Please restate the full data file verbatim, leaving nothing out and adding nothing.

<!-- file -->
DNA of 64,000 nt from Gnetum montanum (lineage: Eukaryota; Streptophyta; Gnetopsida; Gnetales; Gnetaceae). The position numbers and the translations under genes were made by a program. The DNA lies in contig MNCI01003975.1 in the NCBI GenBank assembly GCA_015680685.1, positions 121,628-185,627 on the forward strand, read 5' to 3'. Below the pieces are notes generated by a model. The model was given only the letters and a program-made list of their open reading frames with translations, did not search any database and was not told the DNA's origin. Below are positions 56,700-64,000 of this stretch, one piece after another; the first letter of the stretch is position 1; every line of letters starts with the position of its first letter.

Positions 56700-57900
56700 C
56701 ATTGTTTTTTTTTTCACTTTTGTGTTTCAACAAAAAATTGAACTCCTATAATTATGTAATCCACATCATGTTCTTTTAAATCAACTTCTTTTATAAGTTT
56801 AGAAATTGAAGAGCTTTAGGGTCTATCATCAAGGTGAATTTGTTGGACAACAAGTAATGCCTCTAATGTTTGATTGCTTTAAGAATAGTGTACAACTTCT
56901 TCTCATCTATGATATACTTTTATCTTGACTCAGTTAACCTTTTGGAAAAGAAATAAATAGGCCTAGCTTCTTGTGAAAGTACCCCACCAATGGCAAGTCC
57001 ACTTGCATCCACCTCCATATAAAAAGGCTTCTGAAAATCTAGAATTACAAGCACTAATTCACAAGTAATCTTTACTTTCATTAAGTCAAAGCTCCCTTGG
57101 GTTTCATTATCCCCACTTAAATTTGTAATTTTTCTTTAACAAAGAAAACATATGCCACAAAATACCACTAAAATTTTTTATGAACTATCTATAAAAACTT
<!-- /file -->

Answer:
DNA of 64,000 nt from Gnetum montanum (lineage: Eukaryota; Streptophyta; Gnetopsida; Gnetales; Gnetaceae). The position numbers and the translations under genes were made by a program. The DNA lies in contig MNCI01003975.1 in the NCBI GenBank assembly GCA_015680685.1, positions 121,628-185,627 on the forward strand, read 5' to 3'. Below the pieces are notes generated by a model. The model was given only the letters and a program-made list of their open reading frames with translations, did not search any database and was not told the DNA's origin. Below are positions 56,700-64,000 of this stretch, one piece after another; the first letter of the stretch is position 1; every line of letters starts with the position of its first letter.

Positions 56700-57900
56700 C
56701 ATTGTTTTTTTTTTCACTTTTGTGTTTCAACAAAAAATTGAACTCCTATAATTATGTAATCCACATCATGTTCTTTTAAATCAACTTCTTTTATAAGTTT
56801 AGAAATTGAAGAGCTTTAGGGTCTATCATCAAGGTGAATTTGTTGGACAACAAGTAATGCCTCTAATGTTTGATTGCTTTAAGAATAGTGTACAACTTCT
56901 TCTCATCTATGATATACTTTTATCTTGACTCAGTTAACCTTTTGGAAAAGAAATAAATAGGCCTAGCTTCTTGTGAAAGTACCCCACCAATGGCAAGTCC
57001 ACTTGCATCCACCTCCATATAAAAAGGCTTCTGAAAATCTAGAATTACAAGCACTAATTCACAAGTAATCTTTACTTTCATTAAGTCAAAGCTCCCTTGG
57101 GTTTCATTATCCCCACTTAAATTTGTAATTTTTCTTTAACAAAGAAAACATATGCCACAAAATACCACTAAAATTTTTTATGAACTATCTATAAAAACTT